So, I sat in the theater and expected to be under-whelmed by the information since after all I knew everything, right? What I didn’t know was how seeing our story play out before my eyes would affect me emotionally. Within the first 5 minutes I began to bite my lip in an effort to try to prevent the tears from streaming down my face… I couldn’t stop them.. I tried to clear my eyes, so I could see the screen but I had to look away several times just to compose myself.. I cried because I thought of all the things I had been too busy to deal with in the previous month.. I cried because I thought of all the years of struggle and wasted time… I cried because I thought of my son and his gut pain and how he dealt with it by hurting himself and others at times.. I cried because I felt loss… I cried because I was angry that as mothers we told this story 1000s of times and that it took exposing a bunch of lying officials for anyone to care.. Or even half care… I cried because I couldn’t help myself, it was just too much…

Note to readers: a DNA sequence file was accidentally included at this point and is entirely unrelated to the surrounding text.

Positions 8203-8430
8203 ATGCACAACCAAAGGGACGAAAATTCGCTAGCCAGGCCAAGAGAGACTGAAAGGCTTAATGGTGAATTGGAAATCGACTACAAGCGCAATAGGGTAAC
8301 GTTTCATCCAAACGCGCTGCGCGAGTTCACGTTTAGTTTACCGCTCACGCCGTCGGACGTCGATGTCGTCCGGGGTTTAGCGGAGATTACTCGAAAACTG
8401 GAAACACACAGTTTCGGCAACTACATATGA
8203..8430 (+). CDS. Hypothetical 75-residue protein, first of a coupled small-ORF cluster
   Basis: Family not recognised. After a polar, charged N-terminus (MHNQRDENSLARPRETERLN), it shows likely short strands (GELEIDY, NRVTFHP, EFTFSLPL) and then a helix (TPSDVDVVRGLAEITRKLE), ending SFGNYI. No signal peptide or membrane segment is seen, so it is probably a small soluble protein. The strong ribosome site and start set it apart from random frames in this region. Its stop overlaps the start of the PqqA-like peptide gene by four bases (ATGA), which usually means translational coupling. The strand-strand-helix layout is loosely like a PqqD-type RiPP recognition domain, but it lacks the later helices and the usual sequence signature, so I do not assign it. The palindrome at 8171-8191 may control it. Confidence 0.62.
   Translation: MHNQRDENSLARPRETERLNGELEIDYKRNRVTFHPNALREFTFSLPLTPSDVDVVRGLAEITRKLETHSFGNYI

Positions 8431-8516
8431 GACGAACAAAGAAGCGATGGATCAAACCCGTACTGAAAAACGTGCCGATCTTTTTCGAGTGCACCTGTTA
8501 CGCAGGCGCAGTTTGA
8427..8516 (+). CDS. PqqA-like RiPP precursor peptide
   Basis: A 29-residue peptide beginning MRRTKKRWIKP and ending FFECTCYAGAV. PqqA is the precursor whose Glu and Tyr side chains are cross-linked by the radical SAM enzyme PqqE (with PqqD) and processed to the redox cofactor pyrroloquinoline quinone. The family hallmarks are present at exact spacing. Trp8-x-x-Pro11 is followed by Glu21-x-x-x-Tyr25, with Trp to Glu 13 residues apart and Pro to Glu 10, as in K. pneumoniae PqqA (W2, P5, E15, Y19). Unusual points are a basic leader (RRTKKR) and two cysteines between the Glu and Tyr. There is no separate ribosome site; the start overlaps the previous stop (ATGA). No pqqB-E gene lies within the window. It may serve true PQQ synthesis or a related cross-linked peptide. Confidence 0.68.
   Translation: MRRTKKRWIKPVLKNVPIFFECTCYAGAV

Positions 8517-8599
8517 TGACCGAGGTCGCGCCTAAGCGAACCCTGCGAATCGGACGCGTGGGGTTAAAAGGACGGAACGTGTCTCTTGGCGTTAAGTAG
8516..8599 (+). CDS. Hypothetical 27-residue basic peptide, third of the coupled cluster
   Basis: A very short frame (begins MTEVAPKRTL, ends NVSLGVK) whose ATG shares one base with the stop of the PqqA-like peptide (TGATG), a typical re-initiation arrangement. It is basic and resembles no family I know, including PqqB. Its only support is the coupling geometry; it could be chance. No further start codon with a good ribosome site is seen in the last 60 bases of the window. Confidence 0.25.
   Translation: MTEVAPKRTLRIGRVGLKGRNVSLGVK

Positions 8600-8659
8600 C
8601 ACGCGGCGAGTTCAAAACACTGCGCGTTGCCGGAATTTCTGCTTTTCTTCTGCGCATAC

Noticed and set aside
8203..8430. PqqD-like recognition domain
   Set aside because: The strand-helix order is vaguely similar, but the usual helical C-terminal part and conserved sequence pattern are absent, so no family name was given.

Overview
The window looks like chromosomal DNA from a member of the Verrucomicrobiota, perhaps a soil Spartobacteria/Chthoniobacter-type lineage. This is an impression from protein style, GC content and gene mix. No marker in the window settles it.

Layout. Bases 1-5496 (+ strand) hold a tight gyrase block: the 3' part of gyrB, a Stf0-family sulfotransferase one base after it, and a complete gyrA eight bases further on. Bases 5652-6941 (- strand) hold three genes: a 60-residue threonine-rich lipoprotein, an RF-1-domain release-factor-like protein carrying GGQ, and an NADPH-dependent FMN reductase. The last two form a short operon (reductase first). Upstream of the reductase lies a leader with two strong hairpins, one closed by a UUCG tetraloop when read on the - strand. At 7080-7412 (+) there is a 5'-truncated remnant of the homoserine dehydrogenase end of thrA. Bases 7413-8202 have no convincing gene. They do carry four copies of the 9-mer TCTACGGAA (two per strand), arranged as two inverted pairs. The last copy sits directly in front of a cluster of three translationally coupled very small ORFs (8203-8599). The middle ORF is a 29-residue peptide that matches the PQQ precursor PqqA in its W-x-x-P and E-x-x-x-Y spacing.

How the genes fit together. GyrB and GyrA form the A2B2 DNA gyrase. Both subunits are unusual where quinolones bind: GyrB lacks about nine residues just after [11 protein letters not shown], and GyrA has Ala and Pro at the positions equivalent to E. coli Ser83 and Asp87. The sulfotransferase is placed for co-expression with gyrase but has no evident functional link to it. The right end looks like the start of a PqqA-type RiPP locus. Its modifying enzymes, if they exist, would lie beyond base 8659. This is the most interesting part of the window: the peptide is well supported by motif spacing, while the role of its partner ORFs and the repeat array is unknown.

At the end of the film when producer, Del Bigtree asked the families’ of the vaccine injured to stand, I stood.. I didn’t want to as my knees were knocking and I knew once again it would be hard to compose myself..
Many people at the end stuck around to socialize and talk to the filmmakers but I was eager to get home to my family and I knew my time was limited. When I arrived at home I could see a group of not to happy people. Chaos had ensued and yet another melt down had occurred followed by a number two, bathroom accident because well.. My son received the MMR vaccine and developed gut disease and was subsequently diagnosed with autism.. I mean.. Do I really need to keep saying this? This scene has been common place since about mid-February and the thing that prompted me to write this essay is that it happened two more times just today.. And ‘yes’ he is toilet trained and ‘yes’ we have seen the doctor and run the tests and the tests have rendered us no answers.. Sound familiar autism moms?